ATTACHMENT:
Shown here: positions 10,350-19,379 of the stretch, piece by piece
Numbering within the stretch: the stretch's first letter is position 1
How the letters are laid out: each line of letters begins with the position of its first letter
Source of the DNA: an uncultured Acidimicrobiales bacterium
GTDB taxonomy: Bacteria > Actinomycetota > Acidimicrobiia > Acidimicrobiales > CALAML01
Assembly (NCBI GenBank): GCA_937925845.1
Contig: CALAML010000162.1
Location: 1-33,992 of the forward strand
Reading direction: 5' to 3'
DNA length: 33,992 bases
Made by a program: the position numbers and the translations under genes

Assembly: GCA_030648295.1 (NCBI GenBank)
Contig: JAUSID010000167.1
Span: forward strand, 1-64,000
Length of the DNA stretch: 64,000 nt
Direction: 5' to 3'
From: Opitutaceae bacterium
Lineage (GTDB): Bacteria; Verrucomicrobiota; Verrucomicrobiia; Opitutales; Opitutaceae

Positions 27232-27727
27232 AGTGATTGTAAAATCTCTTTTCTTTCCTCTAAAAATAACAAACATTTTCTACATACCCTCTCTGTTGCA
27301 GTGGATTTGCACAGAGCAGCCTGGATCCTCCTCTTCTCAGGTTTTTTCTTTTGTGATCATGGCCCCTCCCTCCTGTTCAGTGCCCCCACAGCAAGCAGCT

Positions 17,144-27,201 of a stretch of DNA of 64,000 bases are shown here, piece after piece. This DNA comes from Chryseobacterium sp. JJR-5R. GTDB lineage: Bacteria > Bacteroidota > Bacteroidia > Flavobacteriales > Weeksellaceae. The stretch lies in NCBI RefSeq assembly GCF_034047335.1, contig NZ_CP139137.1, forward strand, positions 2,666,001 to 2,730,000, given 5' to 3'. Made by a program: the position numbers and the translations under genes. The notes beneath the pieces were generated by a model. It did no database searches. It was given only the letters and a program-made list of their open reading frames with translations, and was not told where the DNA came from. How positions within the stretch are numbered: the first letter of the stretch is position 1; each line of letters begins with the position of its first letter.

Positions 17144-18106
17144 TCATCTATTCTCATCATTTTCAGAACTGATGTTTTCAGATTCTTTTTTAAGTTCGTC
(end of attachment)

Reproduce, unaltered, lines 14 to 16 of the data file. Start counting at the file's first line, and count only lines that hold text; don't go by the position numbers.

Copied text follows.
Span: forward strand, 1-64,000
Length of the DNA stretch: 64,000 nt
Direction: 5' to 3'